Chemo Brain Quips – No.1 – Peliquins


chemo brain buttonWhile sat with the family at dinner, my husband offered my daughter a glass of Malibu This was a tease, as she had bought herself a bottle of this cocktail on her coming of age and now feels sick at the thought of drinking it. I mentioned that at one time, I had been to Malibu beach in California. My daughter was surprised that a place called Malibu actually existed. I started to describe the beach and how it was frequented by pelicans (or at least that is what I thought I described, I had actually said ‘penguins’) – Penguins! They fell about laughing.

“Is that what I said? – I meant peliquins!” – even more laughter until I eventually managed to say,’pelicans’.

penguins beach

9 thoughts on “Chemo Brain Quips – No.1 – Peliquins

  1. I jumped here from your wonderful comment following “Is Chemo Brain Real?” on the Someone Somewhere blog (Zedie’s). I compare chemo brain to “suddenly acquired ADD” – and the interventions are practically the same.

    I can relate to the [sometimes humorous afterwards] frustration of “the doo-hickey on the thing-a-ma-bob” problem, having lived with the condition all my life: retrieval on demand of [primarily but not exclusively] nouns and names. (helpful hint – if you will mime the verb – for example, using your fingers to mimic a cutting motion when you can’t retrieve “scissors”, the noun will often pop right in.) Different brain parts storing different types of info – different pathway activation.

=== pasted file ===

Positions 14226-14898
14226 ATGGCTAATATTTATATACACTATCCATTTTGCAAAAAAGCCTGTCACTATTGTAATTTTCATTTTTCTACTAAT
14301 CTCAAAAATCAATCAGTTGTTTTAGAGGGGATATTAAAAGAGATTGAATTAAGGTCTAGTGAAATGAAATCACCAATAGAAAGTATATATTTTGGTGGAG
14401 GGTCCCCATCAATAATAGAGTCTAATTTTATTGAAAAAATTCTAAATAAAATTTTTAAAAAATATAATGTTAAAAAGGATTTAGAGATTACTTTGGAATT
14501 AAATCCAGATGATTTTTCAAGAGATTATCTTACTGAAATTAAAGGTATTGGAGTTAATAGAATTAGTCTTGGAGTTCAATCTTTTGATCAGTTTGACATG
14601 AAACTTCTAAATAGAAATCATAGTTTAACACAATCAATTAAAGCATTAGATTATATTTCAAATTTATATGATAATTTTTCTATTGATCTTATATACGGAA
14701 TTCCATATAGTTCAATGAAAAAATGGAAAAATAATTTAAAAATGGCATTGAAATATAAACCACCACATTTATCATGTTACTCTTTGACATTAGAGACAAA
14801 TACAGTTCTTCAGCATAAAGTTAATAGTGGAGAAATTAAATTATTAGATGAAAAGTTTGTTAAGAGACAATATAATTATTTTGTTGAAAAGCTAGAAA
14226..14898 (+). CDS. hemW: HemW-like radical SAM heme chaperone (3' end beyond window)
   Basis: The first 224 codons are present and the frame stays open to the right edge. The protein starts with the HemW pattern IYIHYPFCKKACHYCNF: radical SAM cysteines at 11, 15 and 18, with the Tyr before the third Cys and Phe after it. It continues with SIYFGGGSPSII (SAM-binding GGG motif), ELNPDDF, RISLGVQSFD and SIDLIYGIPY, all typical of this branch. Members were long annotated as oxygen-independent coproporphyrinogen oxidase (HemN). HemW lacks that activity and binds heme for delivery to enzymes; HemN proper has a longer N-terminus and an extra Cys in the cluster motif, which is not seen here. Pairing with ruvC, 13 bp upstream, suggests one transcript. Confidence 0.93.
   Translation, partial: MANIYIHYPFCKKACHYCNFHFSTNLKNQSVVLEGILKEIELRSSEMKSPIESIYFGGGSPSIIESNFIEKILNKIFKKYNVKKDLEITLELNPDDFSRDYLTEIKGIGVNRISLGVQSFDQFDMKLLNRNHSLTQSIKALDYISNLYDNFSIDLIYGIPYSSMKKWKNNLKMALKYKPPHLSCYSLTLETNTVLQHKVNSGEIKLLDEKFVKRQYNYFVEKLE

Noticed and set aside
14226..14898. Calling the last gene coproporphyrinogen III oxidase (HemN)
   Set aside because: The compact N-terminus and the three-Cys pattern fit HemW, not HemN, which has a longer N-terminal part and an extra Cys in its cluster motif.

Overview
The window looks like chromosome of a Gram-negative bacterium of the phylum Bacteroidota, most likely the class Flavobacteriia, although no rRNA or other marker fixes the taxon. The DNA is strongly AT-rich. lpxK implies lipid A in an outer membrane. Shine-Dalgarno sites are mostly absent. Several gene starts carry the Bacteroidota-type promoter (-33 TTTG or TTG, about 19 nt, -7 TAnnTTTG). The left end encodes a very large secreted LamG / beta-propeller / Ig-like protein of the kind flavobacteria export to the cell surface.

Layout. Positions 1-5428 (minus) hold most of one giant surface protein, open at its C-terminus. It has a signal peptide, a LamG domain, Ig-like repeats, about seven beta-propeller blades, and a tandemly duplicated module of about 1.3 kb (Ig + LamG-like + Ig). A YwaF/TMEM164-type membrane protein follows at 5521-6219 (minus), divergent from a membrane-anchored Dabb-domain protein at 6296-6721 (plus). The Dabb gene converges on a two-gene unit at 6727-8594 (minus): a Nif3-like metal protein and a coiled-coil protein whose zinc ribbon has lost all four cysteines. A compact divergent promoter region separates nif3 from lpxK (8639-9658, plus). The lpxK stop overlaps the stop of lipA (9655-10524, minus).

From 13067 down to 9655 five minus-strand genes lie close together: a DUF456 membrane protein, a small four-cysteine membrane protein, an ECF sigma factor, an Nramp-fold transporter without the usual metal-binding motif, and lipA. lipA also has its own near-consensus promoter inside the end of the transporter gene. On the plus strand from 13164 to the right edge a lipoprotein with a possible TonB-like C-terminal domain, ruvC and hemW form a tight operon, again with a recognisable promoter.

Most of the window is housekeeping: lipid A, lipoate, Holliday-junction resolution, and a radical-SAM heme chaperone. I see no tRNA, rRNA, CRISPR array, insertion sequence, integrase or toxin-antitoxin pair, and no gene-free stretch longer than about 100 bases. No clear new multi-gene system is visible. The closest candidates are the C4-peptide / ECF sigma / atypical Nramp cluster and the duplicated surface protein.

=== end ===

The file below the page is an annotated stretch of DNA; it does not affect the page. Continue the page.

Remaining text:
A melanoma survivor who did NOT have to endure chemo (deep cut/clean edges), I was glad to read that you were able to do what was necessary to recover (or work around) the cognitive skills that went missing following your chemo sessions. Congrats! Onward and upward.
    (Madelyn Griffith-Haynie – ADDandSoMuchMore dot com)
    – ADD Coach Training Field founder; ADD Coaching co-founder –
    “It takes a village to educate a world!”

    Liked by 1 person

    • Thanks Madelyn. I have many friends with ADD (most of them I met at Art College) so know of something that you have. I am about to do an RYA weekend sailing refresher of skills and drills. I used to do lots of sailing but I need to remember or relearn vital skills to stay safe. Am also doing balance exercises each time I go through the hallway. My balance needs to be like it was before chemo if I am going to be on a boat. Really looking forward to it.

      Liked by 1 person

      • Yeah – creatives and ADD – practically diagnostic. 🙂 (My first career was theatre.)

        Sounds like you’re doing the right things – balance coordination and motor control are the most solidly established functions “regulated” by the cerebellum, but it is currently indicated in cognitive functions like attention and language (improve one and the other follows – the theory behind come forms of movement therapy.)

        Have a wonderful time on your boat.

        Liked by 1 person

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